Friday, December 14, 2012
Mark Brown (Capital University) has posted Serving State Officers in Official-Capacity Actions: Is Mail an Option? to SSRN.
Rule 4 distinguishes service rules for states that are "subject to suit" from those rules that are applicable to individuals. In particular, Rule 4's mail "alternative," which provides incentives to defendants to accept informal service-by-mail, does not apply to state-defendants. Of course, states are ordinarily immune from suit in federal court because of the Eleventh Amendment, meaning they will usually not be subject to suit, let alone service of process. In Constitutional cases, however, states can be yoked into federal court under the fiction of Ex parte Young. Suits seeking prospective relief (as opposed to money damages) are not prohibited by the Eleventh Amendment (or the modern interpretation of 42 USC 1983) because they are not (wink, wink) suits against states. Given this fiction, the question I explore is how service should proceed in an Ex parte Young action. Should the state officials be served as individuals or as states. If the former, then mail is an option. If the latter, it is not under Rule 4. My thesis is that state officials in these cases must be served as individuals, which not only changes the basic mechanics of service, but also makes mail an option. The Circuits are presently split over this issue.
Thursday, December 13, 2012
A new Case Note posted by the ABA Class Action & Derivative Suits Committee:
Judge Posner's opinion in Johnson v. Meriter Health Services Employee Retirement Plan, No. 12-2216 (7th Cir. Dec. 4, 2012), focuses on one question arguably left open by Wal-Mart Stores v. Dukes – what kind of incidental monetary relief may be certified in a Rule 23(b)(2) case? The Court affirmed the class certification order in this ERISA class action, concluding that the variations and the complexity of the claims did not destroy commonality because the claims of each sub-class were homogeneous. The Court also noted that the Supreme Court's holding that damages could not be sought in a Rule 23(b)(2) action was limited to “monetary relief [which] is not incidental to
the injunctive or declaratory relief.” Here, the plan participants were permitted to seek monetary relief incidental to the declaration of their rights under the subject pension plan. The Court also provided detailed guidance as to calculating this incidental monetary relief where the plaintiffs' claims might require an evidentiary hearing, including certification of a Rule 23(b)(2) class with notice and opt out, bifurcated certification, or damage calculations via a computer program.
Submitted by Jocelyn Larkin, Impact Fund
- Walter Dellinger, No Harm, No Standing (Slate)
- Linda Greenhouse, Standing and Delivering (N.Y. Times)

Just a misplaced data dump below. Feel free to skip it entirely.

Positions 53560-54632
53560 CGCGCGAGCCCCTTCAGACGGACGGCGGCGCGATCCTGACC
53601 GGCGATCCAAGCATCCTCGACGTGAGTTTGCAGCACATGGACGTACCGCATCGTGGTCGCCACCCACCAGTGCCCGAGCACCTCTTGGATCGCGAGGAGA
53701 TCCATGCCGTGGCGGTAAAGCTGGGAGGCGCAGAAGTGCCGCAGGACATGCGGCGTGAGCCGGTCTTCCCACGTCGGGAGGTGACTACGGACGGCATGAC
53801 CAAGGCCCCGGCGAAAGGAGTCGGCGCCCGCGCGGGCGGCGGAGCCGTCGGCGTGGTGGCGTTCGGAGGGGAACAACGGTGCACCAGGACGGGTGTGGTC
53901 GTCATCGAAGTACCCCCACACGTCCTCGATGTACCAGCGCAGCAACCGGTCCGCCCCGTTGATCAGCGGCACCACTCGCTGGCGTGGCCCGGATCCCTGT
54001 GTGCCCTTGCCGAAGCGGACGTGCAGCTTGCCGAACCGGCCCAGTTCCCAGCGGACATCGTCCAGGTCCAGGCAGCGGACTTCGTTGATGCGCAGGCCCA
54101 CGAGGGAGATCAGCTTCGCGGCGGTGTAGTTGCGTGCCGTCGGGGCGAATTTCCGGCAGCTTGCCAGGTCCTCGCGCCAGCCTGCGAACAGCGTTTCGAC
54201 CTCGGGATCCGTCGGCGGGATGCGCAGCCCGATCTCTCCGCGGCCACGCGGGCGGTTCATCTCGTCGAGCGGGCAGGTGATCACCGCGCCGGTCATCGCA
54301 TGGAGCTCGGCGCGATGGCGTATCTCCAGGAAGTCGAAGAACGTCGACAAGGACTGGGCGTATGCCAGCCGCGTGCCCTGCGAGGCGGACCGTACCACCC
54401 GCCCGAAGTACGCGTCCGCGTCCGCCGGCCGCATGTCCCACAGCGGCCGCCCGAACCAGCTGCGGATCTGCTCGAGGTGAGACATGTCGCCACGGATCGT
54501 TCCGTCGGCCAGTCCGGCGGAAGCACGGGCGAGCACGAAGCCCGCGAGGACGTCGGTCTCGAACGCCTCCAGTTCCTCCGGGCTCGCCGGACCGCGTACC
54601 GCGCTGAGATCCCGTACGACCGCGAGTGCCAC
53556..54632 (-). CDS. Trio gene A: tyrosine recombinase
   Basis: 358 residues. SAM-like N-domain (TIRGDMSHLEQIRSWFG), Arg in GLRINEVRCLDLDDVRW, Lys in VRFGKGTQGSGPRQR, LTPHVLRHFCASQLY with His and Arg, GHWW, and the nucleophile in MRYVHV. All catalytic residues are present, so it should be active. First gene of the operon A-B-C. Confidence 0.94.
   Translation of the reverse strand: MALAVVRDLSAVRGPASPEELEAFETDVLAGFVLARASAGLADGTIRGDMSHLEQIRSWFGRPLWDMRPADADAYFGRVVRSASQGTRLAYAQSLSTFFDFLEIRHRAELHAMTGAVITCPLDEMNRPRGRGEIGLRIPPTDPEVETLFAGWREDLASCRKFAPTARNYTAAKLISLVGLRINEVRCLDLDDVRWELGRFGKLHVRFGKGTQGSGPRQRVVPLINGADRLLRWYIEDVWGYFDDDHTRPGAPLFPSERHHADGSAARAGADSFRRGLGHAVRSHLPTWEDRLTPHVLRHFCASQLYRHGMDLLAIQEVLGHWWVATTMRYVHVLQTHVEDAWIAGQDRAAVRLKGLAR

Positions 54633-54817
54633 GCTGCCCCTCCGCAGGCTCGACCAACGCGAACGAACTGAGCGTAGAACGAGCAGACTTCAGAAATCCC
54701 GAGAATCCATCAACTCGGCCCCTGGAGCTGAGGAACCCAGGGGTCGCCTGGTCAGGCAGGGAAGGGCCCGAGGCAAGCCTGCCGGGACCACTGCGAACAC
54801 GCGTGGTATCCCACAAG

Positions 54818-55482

“The Public Life of the Private Law: The Logic and
Experience of Mass Litigation”
A Conference in Honor of Richard A. Nagareda
Vanderbilt Law School announces a conference in honor of the late Richard Nagareda, the David Daniels Allen Distinguished Chair in Law and founding Director of the Cecil D. Branstetter Litigation and Dispute Resolution Program. “The Public Life of Private Law: The Logic and Experience of Mass Litigation” Conference will be held on September 27 and 28, 2013, at Vanderbilt and is jointly sponsored by the Branstetter Program, the Journal of Tort Law, and the University of Texas Center on Lawyers, Civil Justice, and the Media. Conference organizers are Tracey George (Vanderbilt), John Goldberg (Harvard), Sam Issacharoff (NYU), and Charlie Silver (Texas).
Junior scholars are invited to submit paper proposals for the conference by February 15. More details in the full announcement, linked below:
Tuesday, December 11, 2012
Today the Supreme Court issued an order in United States v. Windsor (docket no. 12-307) appointing Prof. Vicki Jackson (Harvard) “to brief and argue this case, as amicus curiae, in support of the positions that the Executive Branch’s agreement with the court below that DOMA is unconstitutional deprives this Court of jurisdiction to decide this case, and that the Bipartisan Legal Advisory Group of the United States House of Representatives lacks Article III standing in this case.”
For more coverage, check out Lyle Denniston (SCOTUSblog).
Monday, December 10, 2012
We covered earlier the additional questions the Supreme Court asked the parties to brief in Hollingsworth v. Perry (docket no. 12-144) and United States v. Windsor (docket no. 12-307), especially on the issue of Article III standing. Here’s some recent coverage of those issues:
- Prawfsblawg, by Howard Wasserman (Florida International)
- SCOTUSblog, by Neal Devins & Tara Grove (William & Mary)